As the expanding gases continue their rush forward toward the exhaust they force their way past another turbine, and this one is connected to the gearbox that turns the propeller. The gearbox is both complex and sturdy because it must reduce the many thousands of revolutions of the power turbine down to the 1,500 to 2,500 rpm that a propeller can effectively use. The rpm of this section is called N2 or prop rpm.
The power potential of the gas-producing section of the engine is totally dependent on the density of the air it is operating in. When air is dense—on a cool day at sea level, for example—the turbine section loafs along. The compressor has plenty of air to work with, so it feeds the burner section its maximum charge of air using only low rpm and relatively low compression ratios. But when the air is less dense, at high altitude, or when air temperature is above ISA, the compressor struggles to ram the same air charge into the burner. The air is hotter exiting the compressor and burns hotter. The compressor must spin faster to do its work. And at some point the density of the air available to the compressor just isn’t enough for it to deliver the full charge of air into the burner before reaching the rpm limits, or the temperature limits, or both.
Reaching the Thermodynamic Limit
When the engine reaches its limits of temperature or rpm it is at its thermodynamic limit. Thermo, obviously, being temperature, while dynamic refers to the rotating speed of the components. That’s why you’ll see that a PT6 will have a limit of, say, 850 shp in the TBM, but have the thermodynamic rating of about twice that. The difference between the low and high power ratings is called flat rating, or de-rating. I like the term flat rating best because it accurately describes what is happening. The airplane and engine gearbox can only take so much shp, so the engine is capped at that value. Its power is held flat.
But the magic of flat rating is that you can use the extra thermodynamic power to increase climb and cruise speed. As the airplane climbs into less dense air there is plenty of margin in the compressor section to keep packing a full charge of air into the burner before rpm and temperature limits are reached. Just as a turbocharged piston engine continues to make full power as it climbs, the flat-rated PT6 delivers full-rated power at altitude by having the margin to increase rpm and ITT. The result is higher climb rates and true airspeed.
It wasn’t always this way with the PT6. An early version of the engine in the Beechcraft King Air 90, for example, couldn’t make full-rated power on the runway if the air temperature was hot, or the airport elevation high. Gradually Pratt & Whitney improved the design and materials of the engine to make it ever more powerful, even though certified shp remained the same. And over the past several years, versions of the PT6 are almost twice as powerful even though the external size and shape is about the same.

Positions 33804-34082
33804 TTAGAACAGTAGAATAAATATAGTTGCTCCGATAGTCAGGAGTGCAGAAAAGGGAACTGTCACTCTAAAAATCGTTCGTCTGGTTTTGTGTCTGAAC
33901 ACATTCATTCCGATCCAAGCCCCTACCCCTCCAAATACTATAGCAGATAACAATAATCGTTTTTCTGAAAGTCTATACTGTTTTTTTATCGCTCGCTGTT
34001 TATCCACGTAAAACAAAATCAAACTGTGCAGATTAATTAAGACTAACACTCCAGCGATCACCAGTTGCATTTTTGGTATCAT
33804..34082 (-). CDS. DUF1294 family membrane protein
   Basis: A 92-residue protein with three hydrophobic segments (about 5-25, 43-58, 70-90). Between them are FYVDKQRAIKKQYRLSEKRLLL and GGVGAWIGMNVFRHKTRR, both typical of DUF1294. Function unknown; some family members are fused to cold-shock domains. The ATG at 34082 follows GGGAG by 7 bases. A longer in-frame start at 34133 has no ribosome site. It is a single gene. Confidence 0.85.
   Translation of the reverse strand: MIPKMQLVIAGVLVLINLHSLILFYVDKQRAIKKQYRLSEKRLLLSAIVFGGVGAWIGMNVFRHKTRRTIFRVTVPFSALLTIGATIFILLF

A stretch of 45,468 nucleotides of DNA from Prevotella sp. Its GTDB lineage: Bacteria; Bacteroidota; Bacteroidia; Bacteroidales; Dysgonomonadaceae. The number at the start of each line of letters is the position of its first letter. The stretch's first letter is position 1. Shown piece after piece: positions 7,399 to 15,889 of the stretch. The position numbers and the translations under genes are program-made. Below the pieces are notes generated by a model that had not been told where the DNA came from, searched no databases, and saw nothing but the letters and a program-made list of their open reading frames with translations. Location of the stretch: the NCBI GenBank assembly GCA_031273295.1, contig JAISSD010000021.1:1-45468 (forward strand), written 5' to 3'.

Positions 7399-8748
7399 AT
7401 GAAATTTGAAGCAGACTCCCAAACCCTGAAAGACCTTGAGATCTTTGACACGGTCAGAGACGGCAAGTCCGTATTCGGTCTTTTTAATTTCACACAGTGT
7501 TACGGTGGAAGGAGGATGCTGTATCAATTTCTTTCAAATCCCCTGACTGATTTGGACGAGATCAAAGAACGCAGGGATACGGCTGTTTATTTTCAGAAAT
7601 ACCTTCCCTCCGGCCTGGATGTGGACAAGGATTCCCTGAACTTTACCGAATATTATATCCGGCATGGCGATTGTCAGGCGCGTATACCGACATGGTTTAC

This available increase in thermodynamic power is what makes the engine conversions of existing airplanes so attractive. The new engines fit right in the space of the originals, are limited to the same maximum power to the propeller, but produce that power to a much higher altitude or air temperature. The results are many, many knots of increased cruise speed, much higher climb rate, and often a fuel flow increase that essentially matches the speed increase so range remains about the same. It is not a free lunch because the new engines are more expensive, but it is as close to a free speed increase as there is in aviation.
The reason newer PT6 engines can produce more power is better materials to withstand higher temperatures and pressures, and much improved aerodynamics that make the compressor and turbine more efficient. The same improvements have taken place in all turbine engines, but it’s so remarkable in the PT6 because the engine has been used on the same airframes for more than 40 years.
I hope this explains flat rating, shp, thermodynamic power, and why turboprop airplanes continue to gain in climb and cruise speed. Flat rating puts power in the bank that you can draw on when conditions are less favorable. I think that’s something we can all appreciate these days.